Helen Clapp is a professor of theoretical physics at MIT. She recounts the biggest news of 21st century physics: the detection of gravitational waves by the Laser Interferometer Gravitational-Wave Observatory (LIGO), an international collaboration by scientists. This gravitational waves were the result of the collision of two black holes which happened more than a billion years ago. It is to be noted that Einstein in 1915 hypothesized that gravitational waves existed, and his hypothesis would only prove correct a century later. But what are these waves, exactly?
Clapp said. “People describe these waves as ‘ripples in spacetime,’ with analogies about bowling balls on trampolines and people rolling around on mattresses, and these are probably as good as we’re going to get. The problem with all of the analogies, though, is that they’re three-dimensional; it’s almost impossible for human beings to add a fourth dimension, and visualize how objects with enormous gravity—black holes or dead stars—might bend not only space, but time.”
“Because gravity could stretch matter,” Clapp said, “We knew that a collision between enormously dense objects—black holes or neutron stars—was the most likely way we would be able to hear it. One scientist came up with a good Hollywood analogy—that the universe had finally ‘produced a talkie.’ Actually, the universe has always produced talkies; it was only that we didn’t have the ears to hear them.” The “interferometers became the ears.”
This is a really precise explanation of what gravitational waves, as expected of an MIT professor. The surprise here, however, is that Helen Clapp is not a real person; she is a fictional character in Nell Freudenberger’s recent novel, entitled Lost and Wanted.
How did Freudenberger write such a really accurate character? She has immersed herself into the world of physics. Talk about dedication and passion!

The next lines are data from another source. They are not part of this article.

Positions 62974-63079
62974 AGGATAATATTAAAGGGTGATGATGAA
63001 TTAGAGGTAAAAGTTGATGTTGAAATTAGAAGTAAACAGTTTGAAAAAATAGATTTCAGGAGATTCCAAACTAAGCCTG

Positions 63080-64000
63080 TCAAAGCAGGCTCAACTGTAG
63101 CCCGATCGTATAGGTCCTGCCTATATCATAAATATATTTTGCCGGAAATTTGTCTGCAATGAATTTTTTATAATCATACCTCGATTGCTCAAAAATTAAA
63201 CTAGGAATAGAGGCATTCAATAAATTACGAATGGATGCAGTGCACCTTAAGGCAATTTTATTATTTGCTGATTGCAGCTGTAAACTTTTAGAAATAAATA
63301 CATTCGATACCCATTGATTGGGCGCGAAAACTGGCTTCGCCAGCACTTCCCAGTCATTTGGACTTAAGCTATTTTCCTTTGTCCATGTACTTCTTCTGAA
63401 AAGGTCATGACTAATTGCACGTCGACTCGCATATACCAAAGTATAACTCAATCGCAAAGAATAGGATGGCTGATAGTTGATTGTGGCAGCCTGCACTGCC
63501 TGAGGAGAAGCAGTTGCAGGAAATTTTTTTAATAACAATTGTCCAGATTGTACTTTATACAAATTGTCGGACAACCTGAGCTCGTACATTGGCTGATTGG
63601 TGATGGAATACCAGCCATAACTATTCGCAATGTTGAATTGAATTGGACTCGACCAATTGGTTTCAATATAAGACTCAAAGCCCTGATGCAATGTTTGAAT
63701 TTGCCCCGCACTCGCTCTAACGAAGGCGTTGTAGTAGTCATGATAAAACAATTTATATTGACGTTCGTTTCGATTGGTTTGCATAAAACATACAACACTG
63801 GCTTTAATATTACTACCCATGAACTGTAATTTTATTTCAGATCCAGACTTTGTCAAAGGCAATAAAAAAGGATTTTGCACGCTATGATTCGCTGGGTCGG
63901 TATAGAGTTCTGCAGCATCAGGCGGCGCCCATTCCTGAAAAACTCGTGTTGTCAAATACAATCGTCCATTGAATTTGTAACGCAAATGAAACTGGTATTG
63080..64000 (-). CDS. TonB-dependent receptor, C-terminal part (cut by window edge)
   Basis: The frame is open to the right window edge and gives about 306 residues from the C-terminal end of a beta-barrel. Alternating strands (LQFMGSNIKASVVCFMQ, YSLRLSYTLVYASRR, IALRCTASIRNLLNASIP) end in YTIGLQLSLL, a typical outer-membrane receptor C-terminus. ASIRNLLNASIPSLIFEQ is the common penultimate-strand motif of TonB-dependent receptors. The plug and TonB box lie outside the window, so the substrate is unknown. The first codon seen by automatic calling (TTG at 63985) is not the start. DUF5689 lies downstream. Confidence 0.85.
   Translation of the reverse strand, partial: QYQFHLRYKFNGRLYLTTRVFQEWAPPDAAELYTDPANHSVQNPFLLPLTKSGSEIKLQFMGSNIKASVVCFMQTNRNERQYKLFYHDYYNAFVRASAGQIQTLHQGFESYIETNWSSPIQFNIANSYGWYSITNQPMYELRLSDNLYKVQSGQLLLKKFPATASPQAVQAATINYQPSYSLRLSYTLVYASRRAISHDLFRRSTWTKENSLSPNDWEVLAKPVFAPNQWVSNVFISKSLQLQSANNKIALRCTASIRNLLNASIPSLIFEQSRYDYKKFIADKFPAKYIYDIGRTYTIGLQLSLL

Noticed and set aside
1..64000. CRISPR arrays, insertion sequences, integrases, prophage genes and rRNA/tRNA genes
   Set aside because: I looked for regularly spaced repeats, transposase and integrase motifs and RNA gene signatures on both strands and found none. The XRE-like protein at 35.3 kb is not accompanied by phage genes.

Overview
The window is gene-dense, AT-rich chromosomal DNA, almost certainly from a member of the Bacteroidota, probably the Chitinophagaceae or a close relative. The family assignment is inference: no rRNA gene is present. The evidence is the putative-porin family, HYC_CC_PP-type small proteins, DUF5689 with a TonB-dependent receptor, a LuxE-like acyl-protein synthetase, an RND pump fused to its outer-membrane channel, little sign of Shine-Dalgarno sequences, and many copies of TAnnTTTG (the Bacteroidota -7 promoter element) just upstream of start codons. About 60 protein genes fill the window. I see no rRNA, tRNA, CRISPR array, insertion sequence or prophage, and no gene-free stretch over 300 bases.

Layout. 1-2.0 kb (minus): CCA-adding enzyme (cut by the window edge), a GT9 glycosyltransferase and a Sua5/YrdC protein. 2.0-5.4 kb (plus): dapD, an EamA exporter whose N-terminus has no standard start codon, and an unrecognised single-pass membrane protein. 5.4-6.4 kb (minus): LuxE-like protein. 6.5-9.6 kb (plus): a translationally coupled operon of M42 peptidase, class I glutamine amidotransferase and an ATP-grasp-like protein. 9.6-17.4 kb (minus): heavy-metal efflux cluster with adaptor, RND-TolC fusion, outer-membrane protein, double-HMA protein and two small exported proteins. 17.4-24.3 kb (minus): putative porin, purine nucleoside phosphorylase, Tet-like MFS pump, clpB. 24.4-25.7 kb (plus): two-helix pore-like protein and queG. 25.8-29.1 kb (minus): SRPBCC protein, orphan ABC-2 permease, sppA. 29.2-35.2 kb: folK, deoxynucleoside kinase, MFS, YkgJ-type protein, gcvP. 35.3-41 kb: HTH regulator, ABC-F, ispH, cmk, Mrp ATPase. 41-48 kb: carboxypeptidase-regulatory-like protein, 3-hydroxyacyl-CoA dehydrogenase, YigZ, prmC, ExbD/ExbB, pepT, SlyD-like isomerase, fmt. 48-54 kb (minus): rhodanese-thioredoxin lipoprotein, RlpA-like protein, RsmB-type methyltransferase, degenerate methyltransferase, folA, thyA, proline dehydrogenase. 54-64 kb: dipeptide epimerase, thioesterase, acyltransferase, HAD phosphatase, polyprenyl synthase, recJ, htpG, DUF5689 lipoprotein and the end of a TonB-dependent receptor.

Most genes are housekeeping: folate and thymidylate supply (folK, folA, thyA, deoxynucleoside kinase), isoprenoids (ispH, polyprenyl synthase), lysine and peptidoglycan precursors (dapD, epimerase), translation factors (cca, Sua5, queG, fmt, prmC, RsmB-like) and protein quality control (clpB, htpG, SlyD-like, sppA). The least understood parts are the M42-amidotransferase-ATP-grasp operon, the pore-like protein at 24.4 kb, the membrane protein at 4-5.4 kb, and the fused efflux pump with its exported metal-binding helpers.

Freudenberger was determined to bring her protagonist to life as a working physicist. She read books by physicists Lisa Randall and Janna Levin, Steven Weinberg and Kip Thorne, among others. She interviewed Imre Bartos, an assistant professor physics at the University of Florida (formerly at Columbia University), and a member of LIGO, and David Kaiser, a professor of physics and the history of science at MIT, whose 2011 book, How the Hippies Saved Physics, figures in Lost and Wanted. Despite her research, Freudenberger admitted during a recent interview in her Brooklyn home, she remained nervous as a novice gambler about putting pen to paper about physics, worrying she would never fool anyone.
When Bartos and Kaiser read Lost and Wanted, they told me, they couldn’t have been more impressed. “The scientific descriptions are not just informative and accurate, but Nell also manages to make them sound matter-of-fact, as it would be when two scientists are talking,” Bartos said. “While a part of the science discussed is LIGO’s discovery of gravitational waves—arguably the scientific finding of the century—Nell flawlessly grasps the thinking of the scientists involved who look through the historical event and can’t wait to use the machine for yet unanswered questions.” Kaiser said the physics in Lost and Wanted never struck him as window-dressing. “I was really impressed by Nell’s ability to craft a fully realized central character who happened to be a theoretical physicist—rather than inserting a physicist character as a kind of cartoon stand-in, like the characters in a sitcom like The Big Bang Theory,” Kaiser said. “I also really loved the ways that Nell wove in ideas about gravity, quantum theory, and the cosmos that physicists really grapple with today, as legitimate features of Helen’s full and complicated experiences.”
Check out the story over at the Nautilus.
(Image Credit: Engin_Akyurt/ Pixabay)